What Are the Most Popular Raw Meat Dishes?

Every carnivore who walks among us appreciates a well-cooked dish. Whether it’s a grilled-to-perfection hot dog or hamburger, a succulent roast from the slow cooker, or a deep-fried chicken thigh, heat makes meat great. However, some adventurous eaters, having cooked meat in every way possible, want to explore the flavors of raw meat.

We can’t wholeheartedly endorse eating raw meat, of course. Raw poultry in particular can come laden with harmful foodborne pathogens. However, steak tartare is out there, among other interesting raw meat dishes. If you’d like to know more about what the most popular raw meat dishes are, read ahead.

Tiger Meat Sandwiches

Also known as a “cannibal sandwich,” this strange ritual is a Wisconsin tradition. While New Yorkers prefer pastrami on their rye bread, rural Wisconsinites opt for raw ground beef. Given Wisconsin’s rich Teutonic heritage, the dish may have its roots in similar German dishes—after all, the “tiger meat” in a tiger meat sandwich is not plain raw beef, but a well-spiced beef, and here in this land of hearty, meat-loving people, tiger meat devotees prefer their trusted butchers over grocery store counters. Nonetheless, due to the risks of foodborne bacteria such as E. coli, listeria, and others, you may want to skip this one.

Pittsburgh Rare Steak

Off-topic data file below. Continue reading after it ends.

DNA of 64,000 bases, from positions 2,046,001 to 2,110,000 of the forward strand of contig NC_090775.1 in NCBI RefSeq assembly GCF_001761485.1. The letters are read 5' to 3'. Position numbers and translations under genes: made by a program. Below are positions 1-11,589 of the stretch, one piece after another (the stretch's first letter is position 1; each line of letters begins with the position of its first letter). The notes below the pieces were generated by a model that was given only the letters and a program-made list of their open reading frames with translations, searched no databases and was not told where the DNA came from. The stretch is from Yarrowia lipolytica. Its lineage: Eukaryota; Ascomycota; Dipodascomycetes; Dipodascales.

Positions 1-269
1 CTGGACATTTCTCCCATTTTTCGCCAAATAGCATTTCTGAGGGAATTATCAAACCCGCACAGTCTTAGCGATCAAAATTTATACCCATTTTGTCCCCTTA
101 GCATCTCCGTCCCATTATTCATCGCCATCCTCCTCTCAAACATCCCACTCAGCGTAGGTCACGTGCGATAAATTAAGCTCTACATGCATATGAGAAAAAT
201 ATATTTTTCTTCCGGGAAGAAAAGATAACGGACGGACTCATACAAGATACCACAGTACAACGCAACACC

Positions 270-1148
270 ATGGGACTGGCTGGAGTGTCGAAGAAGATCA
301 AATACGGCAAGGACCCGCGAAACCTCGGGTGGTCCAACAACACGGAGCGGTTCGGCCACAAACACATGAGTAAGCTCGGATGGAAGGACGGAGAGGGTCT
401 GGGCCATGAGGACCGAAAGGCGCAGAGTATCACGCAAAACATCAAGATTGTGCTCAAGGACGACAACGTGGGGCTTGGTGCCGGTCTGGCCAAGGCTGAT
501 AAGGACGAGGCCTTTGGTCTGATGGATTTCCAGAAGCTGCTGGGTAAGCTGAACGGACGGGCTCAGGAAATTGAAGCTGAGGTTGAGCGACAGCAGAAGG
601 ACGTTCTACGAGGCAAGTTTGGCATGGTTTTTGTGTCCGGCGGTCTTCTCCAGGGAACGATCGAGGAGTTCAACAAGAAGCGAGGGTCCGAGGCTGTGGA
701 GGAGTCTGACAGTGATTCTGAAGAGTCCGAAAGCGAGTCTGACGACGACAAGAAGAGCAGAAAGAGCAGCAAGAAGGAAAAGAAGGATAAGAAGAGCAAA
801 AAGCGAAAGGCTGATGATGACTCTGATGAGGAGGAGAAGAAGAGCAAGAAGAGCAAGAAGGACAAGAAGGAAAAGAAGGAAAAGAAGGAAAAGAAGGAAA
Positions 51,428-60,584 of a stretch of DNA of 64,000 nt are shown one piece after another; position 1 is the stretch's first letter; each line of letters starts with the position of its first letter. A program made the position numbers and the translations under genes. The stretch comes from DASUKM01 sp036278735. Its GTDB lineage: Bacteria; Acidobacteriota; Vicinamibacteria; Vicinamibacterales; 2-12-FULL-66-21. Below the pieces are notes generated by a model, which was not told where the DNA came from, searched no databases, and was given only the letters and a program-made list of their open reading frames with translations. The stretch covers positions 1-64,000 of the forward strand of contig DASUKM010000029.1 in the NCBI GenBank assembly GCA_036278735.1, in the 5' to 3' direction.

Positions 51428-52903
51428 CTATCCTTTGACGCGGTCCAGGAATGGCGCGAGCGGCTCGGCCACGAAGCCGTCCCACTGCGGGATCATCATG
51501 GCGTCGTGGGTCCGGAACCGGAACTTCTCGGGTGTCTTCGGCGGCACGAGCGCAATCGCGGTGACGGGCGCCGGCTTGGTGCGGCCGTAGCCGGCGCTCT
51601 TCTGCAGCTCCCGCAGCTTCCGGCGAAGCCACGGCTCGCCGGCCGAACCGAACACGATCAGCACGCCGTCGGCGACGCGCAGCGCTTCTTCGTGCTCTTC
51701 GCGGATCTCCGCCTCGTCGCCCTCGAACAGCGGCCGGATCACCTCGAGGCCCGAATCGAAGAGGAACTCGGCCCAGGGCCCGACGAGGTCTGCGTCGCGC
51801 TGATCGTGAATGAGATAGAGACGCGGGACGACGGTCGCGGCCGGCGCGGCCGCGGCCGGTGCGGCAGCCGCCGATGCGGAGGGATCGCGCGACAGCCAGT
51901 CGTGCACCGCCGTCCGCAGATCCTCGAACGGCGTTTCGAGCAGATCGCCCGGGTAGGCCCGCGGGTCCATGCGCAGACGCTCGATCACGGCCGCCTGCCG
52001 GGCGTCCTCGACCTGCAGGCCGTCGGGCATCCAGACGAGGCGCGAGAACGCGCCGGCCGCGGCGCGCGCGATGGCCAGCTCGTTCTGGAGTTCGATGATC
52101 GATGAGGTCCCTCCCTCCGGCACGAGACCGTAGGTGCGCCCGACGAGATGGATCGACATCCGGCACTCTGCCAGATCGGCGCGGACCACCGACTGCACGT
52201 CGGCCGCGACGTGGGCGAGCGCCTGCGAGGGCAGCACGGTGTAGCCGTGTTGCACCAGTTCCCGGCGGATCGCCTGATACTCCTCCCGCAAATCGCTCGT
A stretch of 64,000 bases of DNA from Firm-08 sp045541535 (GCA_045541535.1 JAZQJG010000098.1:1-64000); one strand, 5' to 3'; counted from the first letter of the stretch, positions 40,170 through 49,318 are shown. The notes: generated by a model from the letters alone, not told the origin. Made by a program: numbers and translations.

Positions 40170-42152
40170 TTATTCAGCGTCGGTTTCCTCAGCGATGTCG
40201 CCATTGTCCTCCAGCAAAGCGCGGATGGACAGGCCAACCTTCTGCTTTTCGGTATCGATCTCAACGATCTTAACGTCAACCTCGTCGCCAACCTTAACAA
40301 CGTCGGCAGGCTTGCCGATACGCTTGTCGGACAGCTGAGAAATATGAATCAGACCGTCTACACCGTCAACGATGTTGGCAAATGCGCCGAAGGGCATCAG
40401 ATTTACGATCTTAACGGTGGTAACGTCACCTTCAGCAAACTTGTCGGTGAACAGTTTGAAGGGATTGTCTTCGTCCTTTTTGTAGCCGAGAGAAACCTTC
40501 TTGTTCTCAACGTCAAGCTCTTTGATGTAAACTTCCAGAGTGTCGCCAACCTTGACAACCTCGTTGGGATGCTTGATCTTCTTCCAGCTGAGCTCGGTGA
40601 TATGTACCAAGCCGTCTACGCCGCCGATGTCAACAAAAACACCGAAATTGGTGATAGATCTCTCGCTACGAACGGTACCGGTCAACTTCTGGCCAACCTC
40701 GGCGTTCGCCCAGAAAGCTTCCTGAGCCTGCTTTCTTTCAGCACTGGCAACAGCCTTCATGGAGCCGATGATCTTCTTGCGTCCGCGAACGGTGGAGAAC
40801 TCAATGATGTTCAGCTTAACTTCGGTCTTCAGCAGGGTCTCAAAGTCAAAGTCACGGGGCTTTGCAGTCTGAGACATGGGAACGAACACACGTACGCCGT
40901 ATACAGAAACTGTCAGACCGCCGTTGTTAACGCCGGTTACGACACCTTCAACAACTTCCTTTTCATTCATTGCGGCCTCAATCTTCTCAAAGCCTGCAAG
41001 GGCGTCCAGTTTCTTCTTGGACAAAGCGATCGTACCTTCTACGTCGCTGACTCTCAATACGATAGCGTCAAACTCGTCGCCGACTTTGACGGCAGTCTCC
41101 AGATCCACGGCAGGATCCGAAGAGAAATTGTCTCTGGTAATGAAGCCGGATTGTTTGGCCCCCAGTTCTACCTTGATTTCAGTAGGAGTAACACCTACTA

From the onetime Steel City comes a tradition of insufficient cooking that Pittsburghers and other people in western Pennsylvania still swear by: the “black-and-blue” steak, or Pittsburgh rare steak. Most people would order their steak medium rare, medium, or perhaps, at the risk of greatly offending a persnickety chef, well done. When you tell your server you’d like your steak done “Pittsburgh,” prepare for a study in contrasts. The dish supposedly has its origins in steelworkers slapping their steaks on hot metal to cook a quick lunch. Whatever its history, you may want to enjoy this with care.

Steak Tartare

The most famous of the most popular raw meat dishes, steak tartare is a double-whammy of questionable food decisions. This dish with a central Asian pedigree combines raw minced beef with a raw egg yolk along with a sprinkling of capers to lend uniquely salty and savory notes. Many would-be raw meat diners find the raw egg particularly tantalizing. If your mother ever admonished you for trying to lick the raw cookie dough off the spoon, this is your chance to get revenge—again, at your own risk.

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Written by Logan Voss

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